• Texts for the dunning notices Dunning level: A numeral indicating how often an item or an account has been dunned. Dunning key: A tool that identifies items to be dunned separately, such as items you are not sure about or items for which payment information exists. Year-end closing: An annual balance sheet and profit and loss statement, both of which must be created in accordance with the legal requirements of the country in question.
Standard accounting principles require that the following be listed:
• All assets
• All debts, accruals, and deferrals
• All revenue and expenses Month-end closing: The work that is performed at the end of a posting period.
Functional area: An organizational unit in Accounting that classifies the expenses of an organization by functions such as:
• Sales and distribution
• Research and development
Classification takes place to meet the needs of cost-of-sales accounting. Noted item: A special item that does not affect any account balance. When you post a noted item, a document is generated. The item can be displayed using the line item display. Certain noted items are processed by the payment program or dunning program – for example, down payment requests. Accrual and deferral: The assignment of an organization’s receipts and expenditure to particular periods, for purposes of calculating the net income for a specific period.
A distinction is made between:
• Accruals –
An accrual is any expenditure before the closing key date that represents an expense for any period after this date.
• Deferral –
Deferred income is any receipts before the closing key date that represent revenue for any period after this date. Statistical posting: The posting of a special G/L transaction where the offsetting entry is made to a specified clearing account automatically (for example, received guarantees of payment).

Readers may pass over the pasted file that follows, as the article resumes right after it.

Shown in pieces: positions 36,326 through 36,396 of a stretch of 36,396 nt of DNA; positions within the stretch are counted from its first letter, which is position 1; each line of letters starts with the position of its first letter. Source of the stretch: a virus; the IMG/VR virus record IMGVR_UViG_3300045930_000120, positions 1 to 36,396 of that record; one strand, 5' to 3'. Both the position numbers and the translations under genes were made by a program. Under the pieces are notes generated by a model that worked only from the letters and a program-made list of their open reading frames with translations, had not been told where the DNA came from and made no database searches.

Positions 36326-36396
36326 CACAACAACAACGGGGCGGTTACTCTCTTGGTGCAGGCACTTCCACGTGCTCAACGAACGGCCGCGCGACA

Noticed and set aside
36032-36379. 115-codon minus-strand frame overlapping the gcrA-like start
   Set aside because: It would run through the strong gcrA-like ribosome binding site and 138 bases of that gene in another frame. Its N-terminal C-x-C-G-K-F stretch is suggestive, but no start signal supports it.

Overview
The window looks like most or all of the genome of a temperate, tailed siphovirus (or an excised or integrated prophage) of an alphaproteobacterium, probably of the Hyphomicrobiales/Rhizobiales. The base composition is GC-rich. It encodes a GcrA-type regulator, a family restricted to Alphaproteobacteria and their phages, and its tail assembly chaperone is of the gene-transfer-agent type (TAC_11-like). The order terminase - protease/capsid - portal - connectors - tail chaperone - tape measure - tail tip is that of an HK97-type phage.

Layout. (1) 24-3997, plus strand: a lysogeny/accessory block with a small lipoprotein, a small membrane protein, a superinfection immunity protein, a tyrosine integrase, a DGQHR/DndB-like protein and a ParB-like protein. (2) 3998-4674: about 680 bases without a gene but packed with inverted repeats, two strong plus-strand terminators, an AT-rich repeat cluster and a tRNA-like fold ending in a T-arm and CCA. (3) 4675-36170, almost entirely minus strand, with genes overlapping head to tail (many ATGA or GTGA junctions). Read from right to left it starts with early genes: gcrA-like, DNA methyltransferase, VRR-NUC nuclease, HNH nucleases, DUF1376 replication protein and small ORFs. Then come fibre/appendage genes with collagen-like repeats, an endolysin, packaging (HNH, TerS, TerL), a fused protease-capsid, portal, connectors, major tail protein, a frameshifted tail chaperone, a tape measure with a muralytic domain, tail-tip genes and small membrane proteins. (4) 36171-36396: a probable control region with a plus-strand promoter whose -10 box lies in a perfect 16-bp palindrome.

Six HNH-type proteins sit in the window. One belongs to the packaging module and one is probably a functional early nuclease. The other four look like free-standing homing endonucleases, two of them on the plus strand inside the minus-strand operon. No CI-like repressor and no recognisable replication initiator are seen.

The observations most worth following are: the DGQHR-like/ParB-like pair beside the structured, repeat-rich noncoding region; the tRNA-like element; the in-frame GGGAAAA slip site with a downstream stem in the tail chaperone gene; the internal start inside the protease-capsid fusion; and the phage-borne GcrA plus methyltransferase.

Statistical postings create statistical line items only. Valuation area: An organizational unit in Logistics subdividing an enterprise for the purpose of uniform and complete valuation of material stocks. Chart of depreciation: An object that contains the defined depreciation areas.It also contains the rules for the evaluation of assets that are valid in a specific country or economic area. Each company code is allocated to one chart of depreciation. Several company codes can work with the same chart of depreciation.The chart of depreciation and the chart of accounts are completely independent of one another. Asset class: The main criterion for classifying fixed assets according to legal and management requirements.
For each asset class, control parameters and default values can be defined for depreciation calculation and other master data.
Each asset master record must be assigned to one asset class.
Special asset classes are, for example:
• Assets under construction
• Low-value assets
• Leased assets
• Financial assets
• Technical assets Depreciation area: An area showing the valuation of a fixed asset for a particular purpose (for example, for individual financial statements, balance sheets for tax purposes, or management accounting values). Depreciation key: A key for calculating depreciation amounts.
The depreciation key controls the following for each asset and for each depreciation area:
• Automatic calculation of planned depreciation
• Automatic calculation of interest
• Maximum percentages for manual depreciation
The depreciation key is defined by specifying:
• Calculation methods for ordinary and special depreciation, for interest and for the cutoff value
• Various control parameters Period control method: A system object that controls what assumptions the system makes when revaluating asset transactions that are posted partway through a period.
Using the period control method, for example, you can instruct the system only to start revaluating asset acquisitions in the first full month after their acquisition.
The period control method allows different sets of rules for different types of asset transactions, for example, acquisitions and transfers.
Depreciation base: The base value for calculating periodic depreciation.
The following base values are possible, for example:
• Acquisition and production costs
• Net book value
• Replacement value